What we know and what we don’t know about sleep slow oscillation
Tuesday 22 May @ 4.30pm – 5.30pm (Large Lecture Theatre, Le Gros Clark Building, Department of Physiology, Anatomy and Genetics)
Cortex Club and SCNI present this seminar by Professor Igor Timofeev from the Centre de Recherche Cervo, Université Laval on Tuesday May 22nd at 4.30pm in the Large Lecture Theatre, Le Gros Clark Building, Department of Physiology, Anatomy and Genetics. After the talk we will go to University Club (11 Mansfield Rd) for some food and drinks with the speaker. All university members welcome!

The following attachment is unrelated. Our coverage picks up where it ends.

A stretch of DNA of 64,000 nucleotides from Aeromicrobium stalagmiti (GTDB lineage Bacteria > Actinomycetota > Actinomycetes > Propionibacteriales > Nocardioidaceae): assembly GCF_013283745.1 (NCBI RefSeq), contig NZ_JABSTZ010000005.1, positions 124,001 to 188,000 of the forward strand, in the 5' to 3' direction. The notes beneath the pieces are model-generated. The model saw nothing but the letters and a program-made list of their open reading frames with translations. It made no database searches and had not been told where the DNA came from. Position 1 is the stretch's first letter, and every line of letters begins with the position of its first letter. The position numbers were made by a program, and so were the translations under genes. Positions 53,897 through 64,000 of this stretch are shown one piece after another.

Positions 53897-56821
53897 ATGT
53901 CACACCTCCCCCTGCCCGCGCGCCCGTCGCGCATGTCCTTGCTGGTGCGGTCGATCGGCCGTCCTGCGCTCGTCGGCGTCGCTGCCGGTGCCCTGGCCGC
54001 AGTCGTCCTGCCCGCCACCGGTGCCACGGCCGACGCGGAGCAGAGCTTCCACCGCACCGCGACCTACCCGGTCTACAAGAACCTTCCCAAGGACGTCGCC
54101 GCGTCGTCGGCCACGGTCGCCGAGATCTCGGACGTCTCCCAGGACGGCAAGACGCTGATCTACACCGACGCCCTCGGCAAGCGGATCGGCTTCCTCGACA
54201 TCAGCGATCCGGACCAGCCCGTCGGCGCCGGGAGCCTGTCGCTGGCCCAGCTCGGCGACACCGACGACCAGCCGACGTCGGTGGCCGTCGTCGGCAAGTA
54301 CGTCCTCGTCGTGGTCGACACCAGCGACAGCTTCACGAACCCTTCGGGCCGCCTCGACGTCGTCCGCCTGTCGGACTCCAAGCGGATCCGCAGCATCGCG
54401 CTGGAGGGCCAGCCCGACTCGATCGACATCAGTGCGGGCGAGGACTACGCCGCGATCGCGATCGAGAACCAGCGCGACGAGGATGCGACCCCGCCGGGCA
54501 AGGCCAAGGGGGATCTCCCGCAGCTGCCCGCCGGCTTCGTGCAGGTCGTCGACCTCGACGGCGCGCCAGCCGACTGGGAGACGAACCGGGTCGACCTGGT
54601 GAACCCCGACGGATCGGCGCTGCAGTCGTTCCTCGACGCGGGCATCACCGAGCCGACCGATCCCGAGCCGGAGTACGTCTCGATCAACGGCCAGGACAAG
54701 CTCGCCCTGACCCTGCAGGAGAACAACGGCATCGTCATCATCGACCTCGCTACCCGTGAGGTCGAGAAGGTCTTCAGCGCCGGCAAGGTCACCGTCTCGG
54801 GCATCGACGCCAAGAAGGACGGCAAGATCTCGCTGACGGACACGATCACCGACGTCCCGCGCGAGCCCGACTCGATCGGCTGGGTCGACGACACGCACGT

Slow oscillation is a major component of brain electrographic activity during sleep. Descriptively, it is composed of two neuronal states: active and silent. Slow oscillation originates in cortex. Active states start typically in frontal cortex and propagate backward. Silent state onset occurs relatively synchronized across cortical mantle. There are many unresolved questions of origin of slow oscillation: how activity starts when the whole cortex is silent? Which neuronal properties for frontal cortex make it preferential site of origin of propagating active states? Why active states of slow oscillation during slow-waves terminate and terminate nearly simultaneously across large cortical territories, and why they do not terminate during REM sleep or waking state?